A Civil Action, Sidebar: Yesterday and Today - Diversity and the UW Law School
When Japanese-born Takuji Yamashita rose to receive his diploma in Denny Hall on May 19, 1902, his 10-member graduating law class also included two women and a black man from Barbados.
A page from the 1903 Tyee shows the remarkable diversity of the UW School of Law's 1902 graduates. Yamashita is at the lower right.
The 169 students entering law school in fall 2000 included 21 Asian Americans but exactly the same number of blacks as Yamashita's class: one.
African American, Hispanic and Native American enrollment at the UW law school has been in decline, in fact, since Washington voters in 1998 passed anti-affirmative action Initiative 200. The year it was on the ballot, there were eight black students in the incoming law class. The next year's class had two, the fewest in a decade.
Declining diversity in Condon Hall is a source of deep frustration for Law Dean Roland Hjorth.
"Lawyers shape the law, and they will shape it better if the legal profession reflects the diversity of our society," Hjorth said. "One can only get a diversity of viewpoints by getting a diversity of backgrounds."
Officials say I-200 undermined the willingness of minorities to even apply to the state's only public law school. The year after it passed, the number of African American UW law applicants plunged from 61 to 37.
The law school was a focus in the I-200 campaign. Katuria Smith, '94, a white applicant from a low-income background, became a poster child for the measure when she sued the UW with the claim that she'd been rejected by the law school to make room for blacks and Hispanics with lower test scores. UW officials said she'd neglected to mention her working class roots on her application.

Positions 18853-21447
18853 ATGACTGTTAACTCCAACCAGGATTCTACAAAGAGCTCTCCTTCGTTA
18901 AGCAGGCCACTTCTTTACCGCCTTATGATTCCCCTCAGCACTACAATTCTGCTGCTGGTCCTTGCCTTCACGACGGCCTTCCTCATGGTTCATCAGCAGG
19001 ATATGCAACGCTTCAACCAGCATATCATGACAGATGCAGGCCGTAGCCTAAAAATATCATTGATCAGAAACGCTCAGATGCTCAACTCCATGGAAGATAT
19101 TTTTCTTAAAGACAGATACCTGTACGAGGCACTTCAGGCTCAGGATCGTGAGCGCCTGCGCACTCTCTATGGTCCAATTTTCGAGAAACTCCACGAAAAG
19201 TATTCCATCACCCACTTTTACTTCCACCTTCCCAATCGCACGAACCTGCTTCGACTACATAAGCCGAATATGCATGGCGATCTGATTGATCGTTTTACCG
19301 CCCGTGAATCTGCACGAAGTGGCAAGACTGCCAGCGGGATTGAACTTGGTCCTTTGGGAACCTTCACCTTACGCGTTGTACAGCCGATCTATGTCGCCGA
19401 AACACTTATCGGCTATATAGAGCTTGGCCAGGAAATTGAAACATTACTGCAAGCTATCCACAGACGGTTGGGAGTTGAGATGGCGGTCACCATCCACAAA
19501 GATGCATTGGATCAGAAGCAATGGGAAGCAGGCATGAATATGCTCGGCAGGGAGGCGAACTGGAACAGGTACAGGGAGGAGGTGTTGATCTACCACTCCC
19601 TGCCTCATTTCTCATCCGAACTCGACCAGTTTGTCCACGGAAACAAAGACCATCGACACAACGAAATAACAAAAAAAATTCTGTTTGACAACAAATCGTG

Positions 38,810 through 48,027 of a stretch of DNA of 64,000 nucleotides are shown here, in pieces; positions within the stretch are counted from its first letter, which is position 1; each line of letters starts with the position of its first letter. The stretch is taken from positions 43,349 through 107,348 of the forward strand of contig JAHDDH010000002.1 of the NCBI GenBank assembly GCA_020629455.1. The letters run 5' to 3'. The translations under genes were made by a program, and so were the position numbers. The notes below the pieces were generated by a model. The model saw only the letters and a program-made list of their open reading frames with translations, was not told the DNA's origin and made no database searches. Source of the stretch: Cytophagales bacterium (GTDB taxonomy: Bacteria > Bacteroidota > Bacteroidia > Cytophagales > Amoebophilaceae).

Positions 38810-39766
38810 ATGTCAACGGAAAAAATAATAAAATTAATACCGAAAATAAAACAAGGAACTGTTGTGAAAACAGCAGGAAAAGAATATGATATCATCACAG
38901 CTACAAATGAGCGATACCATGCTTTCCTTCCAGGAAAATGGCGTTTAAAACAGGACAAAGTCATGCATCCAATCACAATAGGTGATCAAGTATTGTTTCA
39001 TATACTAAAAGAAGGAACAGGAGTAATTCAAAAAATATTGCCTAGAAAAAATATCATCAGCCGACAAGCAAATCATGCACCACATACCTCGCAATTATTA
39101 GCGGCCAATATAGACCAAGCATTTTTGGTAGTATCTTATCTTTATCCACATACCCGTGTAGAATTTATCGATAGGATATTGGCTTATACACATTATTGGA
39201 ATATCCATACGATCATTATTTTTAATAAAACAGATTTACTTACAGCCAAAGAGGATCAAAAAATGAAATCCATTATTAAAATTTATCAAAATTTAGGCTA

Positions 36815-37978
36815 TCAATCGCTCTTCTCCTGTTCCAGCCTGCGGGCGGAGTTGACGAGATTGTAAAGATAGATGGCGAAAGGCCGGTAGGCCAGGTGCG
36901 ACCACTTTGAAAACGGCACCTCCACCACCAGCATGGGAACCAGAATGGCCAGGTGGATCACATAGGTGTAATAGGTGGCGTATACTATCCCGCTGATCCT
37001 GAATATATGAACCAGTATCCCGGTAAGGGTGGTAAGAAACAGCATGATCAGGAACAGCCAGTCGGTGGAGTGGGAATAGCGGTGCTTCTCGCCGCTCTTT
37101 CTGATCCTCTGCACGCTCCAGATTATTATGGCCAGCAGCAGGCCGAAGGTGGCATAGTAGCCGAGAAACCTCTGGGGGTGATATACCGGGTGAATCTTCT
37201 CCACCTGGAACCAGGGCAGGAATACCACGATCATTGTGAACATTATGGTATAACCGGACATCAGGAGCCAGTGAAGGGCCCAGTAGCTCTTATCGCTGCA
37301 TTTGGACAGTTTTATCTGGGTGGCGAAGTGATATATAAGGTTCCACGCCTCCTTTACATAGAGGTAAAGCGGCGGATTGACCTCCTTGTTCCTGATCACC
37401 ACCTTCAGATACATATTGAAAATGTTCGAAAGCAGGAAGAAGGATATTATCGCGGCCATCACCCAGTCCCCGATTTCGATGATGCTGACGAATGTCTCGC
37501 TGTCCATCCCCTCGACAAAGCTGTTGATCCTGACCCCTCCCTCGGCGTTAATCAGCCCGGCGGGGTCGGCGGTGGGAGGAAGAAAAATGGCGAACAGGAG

Lawyers for both sides are waiting for the 9th U.S. Circuit Court of Appeals to set a date for oral arguments. Michael Madden, the UW's lawyer, said it could be a year before the case is decided. Washington state dismantled affirmative action when I-200 passed, but Smith's lawyer, Michael Rosman of the nonprofit Center for Individual Rights, says a victory in her case could topple affirmative action in other states where it survives, such as Oregon.
Whatever the courts decide, UW law officials are redoubling their efforts to recruit students of color. Alumni Ambassadorstwo dozen law graduates from diverse backgroundswill contact minority applicants, answer their questions and try to give the law school a human face. Busloads of junior and senior high school students, meanwhile, will visit Condon Hall this year for mock trials and workshops to get a taste of law school life. And when teenagers of color aren't visiting the law school, the law school will come to them, via an expanding program called Street Law that sends law students to selected high schools to teach basic legal principles.
Law schools, of course, traditionally recruit college seniors, but this focus on a much younger audience is no accident.
"The research bears out that if we plant the seed in seventh or eighth grade, then we have a better chance of convincing someone to consider us," said Sandra Madrid, assistant dean. "Hopefully, the fruits of our labors will show up in the years to come." Steven Goldsmith
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